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Since I wrote this post on sex work in pre-colonial Igboland, my interest in sex work as it exists (or not) in the history of West African peoples grew immensely. I was especially pleased to come across, Emmanuel Akyeampong’s research on sexuality and prostitution among the Akan of the Gold Coast, looking through the years […]

Ahebi Ugbabe’s life story is to me, equal parts fascinating and frustrating. Fascinating because Ahebi Ugbabe was a woman ahead of her time, and her story provides incredible insights into pre-colonial Igbo attitudes towards gender and sex. And frustrating because of the exact same reason; that is pre-colonial Igbo attitudes towards gender and sex. Ahebi […]

Nwando Achebe writes that “woman-to-woman marriage in Africa has absolutely nothing to do with homosexuality” (emphasis hers)…and I actually agree with this…kind of. While I strongly believe in pre-colonial lesbian secret societies littered across the African continent, at the risk of falling into the trap of Eurocentric and Western (mis)understanding of African social institutions, it […]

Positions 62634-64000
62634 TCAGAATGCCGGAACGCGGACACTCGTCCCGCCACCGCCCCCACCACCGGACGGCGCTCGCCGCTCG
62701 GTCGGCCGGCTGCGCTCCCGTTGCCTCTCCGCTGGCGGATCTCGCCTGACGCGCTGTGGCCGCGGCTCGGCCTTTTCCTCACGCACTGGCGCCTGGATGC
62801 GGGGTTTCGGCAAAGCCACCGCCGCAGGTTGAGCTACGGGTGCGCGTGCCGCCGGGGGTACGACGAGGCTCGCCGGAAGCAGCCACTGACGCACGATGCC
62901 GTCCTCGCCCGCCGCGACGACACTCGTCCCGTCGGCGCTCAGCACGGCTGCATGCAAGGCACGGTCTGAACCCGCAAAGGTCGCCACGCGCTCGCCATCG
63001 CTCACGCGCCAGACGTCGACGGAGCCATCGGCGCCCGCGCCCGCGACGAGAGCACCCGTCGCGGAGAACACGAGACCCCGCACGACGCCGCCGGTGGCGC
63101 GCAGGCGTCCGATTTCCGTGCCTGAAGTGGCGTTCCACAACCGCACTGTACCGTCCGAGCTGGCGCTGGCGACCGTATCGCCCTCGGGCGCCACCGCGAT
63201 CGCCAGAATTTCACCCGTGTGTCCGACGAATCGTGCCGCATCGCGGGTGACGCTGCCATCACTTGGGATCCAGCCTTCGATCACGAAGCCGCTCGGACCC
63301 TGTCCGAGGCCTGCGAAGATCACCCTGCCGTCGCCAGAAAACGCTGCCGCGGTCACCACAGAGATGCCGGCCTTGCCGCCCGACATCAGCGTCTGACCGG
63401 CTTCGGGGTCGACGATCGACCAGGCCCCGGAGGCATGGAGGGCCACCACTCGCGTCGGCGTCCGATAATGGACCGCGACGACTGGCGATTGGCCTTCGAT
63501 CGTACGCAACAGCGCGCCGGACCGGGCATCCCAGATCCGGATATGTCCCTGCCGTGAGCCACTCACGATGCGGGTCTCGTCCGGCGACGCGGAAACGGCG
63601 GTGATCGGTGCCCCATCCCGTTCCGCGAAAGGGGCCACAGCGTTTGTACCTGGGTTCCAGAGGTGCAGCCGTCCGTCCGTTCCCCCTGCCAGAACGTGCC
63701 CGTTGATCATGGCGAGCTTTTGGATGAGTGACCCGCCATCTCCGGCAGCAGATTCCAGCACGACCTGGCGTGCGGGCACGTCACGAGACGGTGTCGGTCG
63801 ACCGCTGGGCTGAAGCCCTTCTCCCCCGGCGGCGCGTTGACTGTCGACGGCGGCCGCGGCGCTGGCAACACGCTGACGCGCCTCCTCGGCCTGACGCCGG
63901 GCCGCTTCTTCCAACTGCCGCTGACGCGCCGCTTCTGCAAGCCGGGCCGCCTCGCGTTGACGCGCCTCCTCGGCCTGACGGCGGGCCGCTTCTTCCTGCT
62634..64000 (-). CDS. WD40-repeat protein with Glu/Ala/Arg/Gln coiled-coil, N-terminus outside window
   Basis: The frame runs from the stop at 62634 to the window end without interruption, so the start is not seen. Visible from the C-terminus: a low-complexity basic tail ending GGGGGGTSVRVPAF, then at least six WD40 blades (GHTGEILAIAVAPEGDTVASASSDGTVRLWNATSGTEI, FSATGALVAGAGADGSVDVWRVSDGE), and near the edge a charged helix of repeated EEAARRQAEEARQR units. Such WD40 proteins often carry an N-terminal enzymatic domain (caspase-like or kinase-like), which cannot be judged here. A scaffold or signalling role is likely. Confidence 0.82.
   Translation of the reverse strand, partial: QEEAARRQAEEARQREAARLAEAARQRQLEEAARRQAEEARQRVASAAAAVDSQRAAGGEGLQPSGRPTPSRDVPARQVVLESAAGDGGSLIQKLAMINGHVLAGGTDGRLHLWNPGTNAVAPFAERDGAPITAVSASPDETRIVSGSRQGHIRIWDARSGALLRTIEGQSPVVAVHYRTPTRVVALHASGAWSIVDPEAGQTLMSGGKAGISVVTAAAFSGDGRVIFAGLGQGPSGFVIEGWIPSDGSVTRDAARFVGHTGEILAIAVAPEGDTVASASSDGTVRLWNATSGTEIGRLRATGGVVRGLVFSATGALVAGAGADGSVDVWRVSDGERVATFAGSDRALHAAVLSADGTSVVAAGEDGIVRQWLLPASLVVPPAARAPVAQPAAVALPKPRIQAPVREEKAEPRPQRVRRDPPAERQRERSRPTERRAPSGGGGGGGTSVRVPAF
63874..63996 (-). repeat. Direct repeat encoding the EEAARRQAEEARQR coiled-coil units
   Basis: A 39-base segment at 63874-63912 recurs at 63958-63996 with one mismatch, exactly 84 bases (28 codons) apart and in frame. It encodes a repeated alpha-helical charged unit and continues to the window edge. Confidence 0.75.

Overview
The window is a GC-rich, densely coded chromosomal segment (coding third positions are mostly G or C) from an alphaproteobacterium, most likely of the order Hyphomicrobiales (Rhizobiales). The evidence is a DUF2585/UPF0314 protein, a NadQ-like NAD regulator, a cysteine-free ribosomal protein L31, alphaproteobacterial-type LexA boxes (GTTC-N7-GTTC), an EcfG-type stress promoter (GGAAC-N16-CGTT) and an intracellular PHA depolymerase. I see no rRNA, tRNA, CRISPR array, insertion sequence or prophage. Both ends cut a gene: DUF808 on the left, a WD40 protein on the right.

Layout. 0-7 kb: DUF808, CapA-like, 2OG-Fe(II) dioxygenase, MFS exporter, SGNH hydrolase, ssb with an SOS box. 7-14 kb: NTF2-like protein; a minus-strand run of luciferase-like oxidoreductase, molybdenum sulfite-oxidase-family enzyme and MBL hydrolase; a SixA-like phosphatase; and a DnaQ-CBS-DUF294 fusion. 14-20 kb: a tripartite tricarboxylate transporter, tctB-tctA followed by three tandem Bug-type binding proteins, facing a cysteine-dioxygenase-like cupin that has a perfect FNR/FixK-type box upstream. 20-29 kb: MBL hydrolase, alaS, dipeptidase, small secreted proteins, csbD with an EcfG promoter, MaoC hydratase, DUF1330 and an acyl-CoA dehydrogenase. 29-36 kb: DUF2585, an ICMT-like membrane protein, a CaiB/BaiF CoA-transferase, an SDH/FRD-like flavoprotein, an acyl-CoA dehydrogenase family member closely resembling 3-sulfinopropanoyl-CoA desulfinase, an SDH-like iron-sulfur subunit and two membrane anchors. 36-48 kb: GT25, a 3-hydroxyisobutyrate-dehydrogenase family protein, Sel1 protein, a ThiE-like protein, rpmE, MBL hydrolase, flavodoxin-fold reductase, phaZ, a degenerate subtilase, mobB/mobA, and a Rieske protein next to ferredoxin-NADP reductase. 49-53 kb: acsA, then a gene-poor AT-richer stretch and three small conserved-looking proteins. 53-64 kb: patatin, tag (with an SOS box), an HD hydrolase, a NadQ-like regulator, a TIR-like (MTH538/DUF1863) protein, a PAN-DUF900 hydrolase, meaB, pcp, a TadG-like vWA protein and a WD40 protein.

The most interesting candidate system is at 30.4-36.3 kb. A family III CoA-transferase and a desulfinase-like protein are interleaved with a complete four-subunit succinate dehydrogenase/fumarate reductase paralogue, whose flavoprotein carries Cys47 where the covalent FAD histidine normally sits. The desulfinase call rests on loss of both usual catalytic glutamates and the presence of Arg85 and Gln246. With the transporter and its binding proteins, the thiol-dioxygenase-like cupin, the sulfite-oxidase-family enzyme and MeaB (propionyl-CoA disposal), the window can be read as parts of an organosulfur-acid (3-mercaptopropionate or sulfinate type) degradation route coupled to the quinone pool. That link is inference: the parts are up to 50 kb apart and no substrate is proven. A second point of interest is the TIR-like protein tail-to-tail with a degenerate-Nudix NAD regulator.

In Nwando Achebe’s recount of Ahebi Ugbabe’s life, she looks into the practice of marrying women to Goddesses as a sort of human sacrifice and slavery system. With the abolition of the international slave trade in 1805, some Igbo people created new deities and mystical forces that were to help them fight the internal slavery […]

As can be expected with most things related to African history there is extremely little information on sex work in pre-colonial African societies out there. It is for this reason that I was doubly excited that Nwando Achebe dedicated part of her research to revealing the intricacies of sex work in Igboland (particularly among the […]

After an extended delay I am back to write on select topics regarding women and society in pre-colonial and colonial Igbo land. This series of posts are based on reading Nwando Achebe’s The Female King of Colonial Nigeria: Ahebi Ugbabe. * When I really started delving into Nigerian history, I started close to home, that […]

When I read the title of Minna Salami’s most recent post, “There were no matriarchies in precolonial Africa”, my first thought was “oh no but this is a generalisation!” I approached the post carefully and by the time I had finished reading it, I found that I agreed with most of Salami’s points. Especially when […]